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Posted at 10:49 AM ET, 10/ 9/2008

Montgomery Drafthouse, Ready to Serve

By Jen Chaney

The Montgomery Cinema 'N' Drafthouse opens its doors in Wheaton this weekend. (Photo Courtesy of Allied Advertising)

Guru Julia broke the news last April when she announced that the team behind the Arlington Cinema 'N' Drafthouse planned to open a second location in Wheaton.

That new food-and-flicks venue, the Montgomery Cinema 'N' Drafthouse, finally makes its debut this Friday in a spot nestled behind the Westfield Wheaton shopping mall. I recently ventured to the theater, where a crew was still feverishly working on the final touches, to get a sense of what the place will look like.

Owner Greg Godbout took me on a tour of the space, which most recently served as a P&G theater but was a Loews multiplex prior to that. (I pause for full disclosure: Godbout and I both attended Walter Johnson High School in Bethesda and graduated in the same class.) The model for this drafthouse differs significantly from the one in Arlington, which shows films on one screen in a single, sizable moviehouse.


The Montgomery Drafthouse will make use of six separate auditoriums (the seventh was transformed into a kitchen), which means that on any given night, there might be a live stand-up comedy show, a first-run blockbuster and an older favorite like "The Big Lebowski" running simultaneously. The old-style theater seating has been yanked and replaced with tables and chairs in each house, so patrons will still be able to order burgers, pizza and beverages from waiters and waitresses. Capacity ranges from 105 in the smallest theater to 200 in the largest, creating a more intimate movie-watching experience than the one found in Arlington.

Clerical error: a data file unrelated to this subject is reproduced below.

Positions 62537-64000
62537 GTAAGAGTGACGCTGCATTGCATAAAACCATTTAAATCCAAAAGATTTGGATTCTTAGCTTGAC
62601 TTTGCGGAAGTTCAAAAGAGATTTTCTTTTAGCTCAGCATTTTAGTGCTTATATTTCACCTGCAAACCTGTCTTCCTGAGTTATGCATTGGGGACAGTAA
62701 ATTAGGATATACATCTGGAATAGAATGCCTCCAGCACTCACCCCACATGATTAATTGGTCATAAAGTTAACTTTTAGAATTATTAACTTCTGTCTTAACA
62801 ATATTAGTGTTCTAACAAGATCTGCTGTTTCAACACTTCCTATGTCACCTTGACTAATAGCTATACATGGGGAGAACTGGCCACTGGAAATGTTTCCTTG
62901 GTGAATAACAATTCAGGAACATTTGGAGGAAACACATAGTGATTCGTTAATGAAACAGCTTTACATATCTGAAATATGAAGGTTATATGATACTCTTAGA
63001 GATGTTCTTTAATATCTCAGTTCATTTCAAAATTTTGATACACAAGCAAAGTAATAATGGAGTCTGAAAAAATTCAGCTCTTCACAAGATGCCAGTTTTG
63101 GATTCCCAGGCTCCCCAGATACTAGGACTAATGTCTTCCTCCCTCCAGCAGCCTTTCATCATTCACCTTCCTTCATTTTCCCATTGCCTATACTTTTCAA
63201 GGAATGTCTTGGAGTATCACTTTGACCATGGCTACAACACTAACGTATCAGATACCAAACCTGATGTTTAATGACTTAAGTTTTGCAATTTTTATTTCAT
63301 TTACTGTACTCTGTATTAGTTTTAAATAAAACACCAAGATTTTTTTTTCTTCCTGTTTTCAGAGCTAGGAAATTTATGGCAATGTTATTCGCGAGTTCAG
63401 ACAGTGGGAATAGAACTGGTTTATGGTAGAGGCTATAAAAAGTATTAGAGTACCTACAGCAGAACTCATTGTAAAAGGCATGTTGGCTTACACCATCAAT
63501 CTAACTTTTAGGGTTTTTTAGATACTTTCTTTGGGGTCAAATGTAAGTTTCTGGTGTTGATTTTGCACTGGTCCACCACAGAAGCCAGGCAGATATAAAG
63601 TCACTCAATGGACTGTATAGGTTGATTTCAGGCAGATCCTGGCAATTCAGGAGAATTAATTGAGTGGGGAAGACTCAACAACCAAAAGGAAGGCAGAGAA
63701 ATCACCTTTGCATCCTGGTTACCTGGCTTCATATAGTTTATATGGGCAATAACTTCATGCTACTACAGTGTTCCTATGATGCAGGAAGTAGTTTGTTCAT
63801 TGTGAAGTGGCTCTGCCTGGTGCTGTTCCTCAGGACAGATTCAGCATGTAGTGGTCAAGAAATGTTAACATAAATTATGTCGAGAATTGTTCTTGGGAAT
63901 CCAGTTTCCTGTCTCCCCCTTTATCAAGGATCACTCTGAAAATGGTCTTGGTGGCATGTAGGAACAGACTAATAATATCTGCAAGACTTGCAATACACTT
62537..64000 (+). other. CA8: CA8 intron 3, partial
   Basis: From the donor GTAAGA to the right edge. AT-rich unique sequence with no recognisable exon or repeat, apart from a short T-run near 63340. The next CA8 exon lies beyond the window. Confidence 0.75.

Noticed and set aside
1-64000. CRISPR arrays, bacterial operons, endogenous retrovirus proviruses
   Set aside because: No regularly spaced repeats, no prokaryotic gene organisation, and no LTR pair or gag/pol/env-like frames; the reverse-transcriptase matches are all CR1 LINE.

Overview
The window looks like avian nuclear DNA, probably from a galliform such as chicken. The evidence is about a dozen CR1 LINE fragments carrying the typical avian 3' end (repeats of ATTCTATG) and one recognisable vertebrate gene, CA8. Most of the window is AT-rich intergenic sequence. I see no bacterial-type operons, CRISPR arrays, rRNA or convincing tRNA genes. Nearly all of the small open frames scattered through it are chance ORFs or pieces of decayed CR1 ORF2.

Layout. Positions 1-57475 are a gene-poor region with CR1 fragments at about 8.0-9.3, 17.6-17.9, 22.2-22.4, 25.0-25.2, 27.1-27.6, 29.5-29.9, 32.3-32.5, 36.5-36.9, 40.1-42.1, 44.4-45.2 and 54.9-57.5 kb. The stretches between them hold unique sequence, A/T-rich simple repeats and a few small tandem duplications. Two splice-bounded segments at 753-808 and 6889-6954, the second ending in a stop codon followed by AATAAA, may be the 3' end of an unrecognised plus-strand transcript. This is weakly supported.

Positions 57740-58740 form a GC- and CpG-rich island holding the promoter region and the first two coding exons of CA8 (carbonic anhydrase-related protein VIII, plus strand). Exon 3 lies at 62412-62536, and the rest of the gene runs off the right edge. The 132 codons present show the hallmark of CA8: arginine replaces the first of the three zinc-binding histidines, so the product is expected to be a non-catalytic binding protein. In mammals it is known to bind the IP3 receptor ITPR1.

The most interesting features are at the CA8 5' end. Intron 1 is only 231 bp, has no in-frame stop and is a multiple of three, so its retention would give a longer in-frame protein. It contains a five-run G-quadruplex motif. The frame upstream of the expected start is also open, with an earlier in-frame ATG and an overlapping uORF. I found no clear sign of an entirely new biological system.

If having table service in six theaters sounds like a recipe for chaos, Godbout doesn't sound too worried. He says he will have 80 to 100 people on staff to accommodate customers. Menu-wise, it sounds like the food will be fairly similar to what's offered in Arlington, with a few more sophisticated entree options, like steak cutlets. The kitchen in Wheaton has been custom-built and designed, and Godbout says that should translate into higher quality dishes.

Tickets for first-run films (like "The Express," which screens there this weekend) will be $7.50 for matinees and $9.25 in the evenings, with admission to older films costing around $5.50. The Arlington tradition of discount nights will continue in Wheaton; cult favorites and classics will screen for $1 on Mondays, $2 on Tuesdays and $3 on Wednesdays.

Based on what I saw on the tour, I am impressed by the lobby area, which houses a 31-foot-long bar and a sizable lounge where people can hang out and have a drink. That section of the theater and the entrance, where movie quotes from "The Wizard of Oz" and "The Matrix" are painted on the glass above the door, make a nice, welcoming impression.

I'm a little less jazzed about the smaller auditoriums, which -- at least several days prior to opening -- don't quite convey that cozy, let's-settle-in-for-a-flick vibe. The Montgomery Drafthouse faces a difficult challenge: Its owners are trying to turn an old-school movie house into a wholly different kind of operation, and transform what used to be tiny theaters into mini-entertainment centers. It's a daunting endeavor, but Godbout remains upbeat. He says renovation and capital for the project cost $2 million, and he is convinced that money has been well spent.

"It is a social experience to watch a film here," he says, adding that he believes audiences are hungry to find a sense of community when they go to the movies, something the Drafthouse offers and some of the larger multiplexes do not. (Incidentally, free events like screenings of Redskins and NCAA basketball games also will be part of the mix.)

I'm all for that social experience and, as a Montgomery County resident, am hoping this new Drafthouse recaptures some of the magic once found at the dearly departed Bethesda Theatre Cafe. Godbout clearly does, too, since he has plans to open more drafthouses in the region, although he won't say exactly where yet.

Now, the important question: What's showing during the debut weekend? In addition to "The Express," "The Dark Knight," "Wall-E," the sing-along version of "Mamma Mia!" and "Tropic Thunder" are all scheduled to screen. Check out the Drafthouse Web site for the most up-to-date information.

By Jen Chaney  | October 9, 2008; 10:49 AM ET
Categories:  Movies  
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Comments

I like the concept; wish it was in Bethesda.

Posted by: Peter | October 12, 2008 4:22 PM | Report abuse

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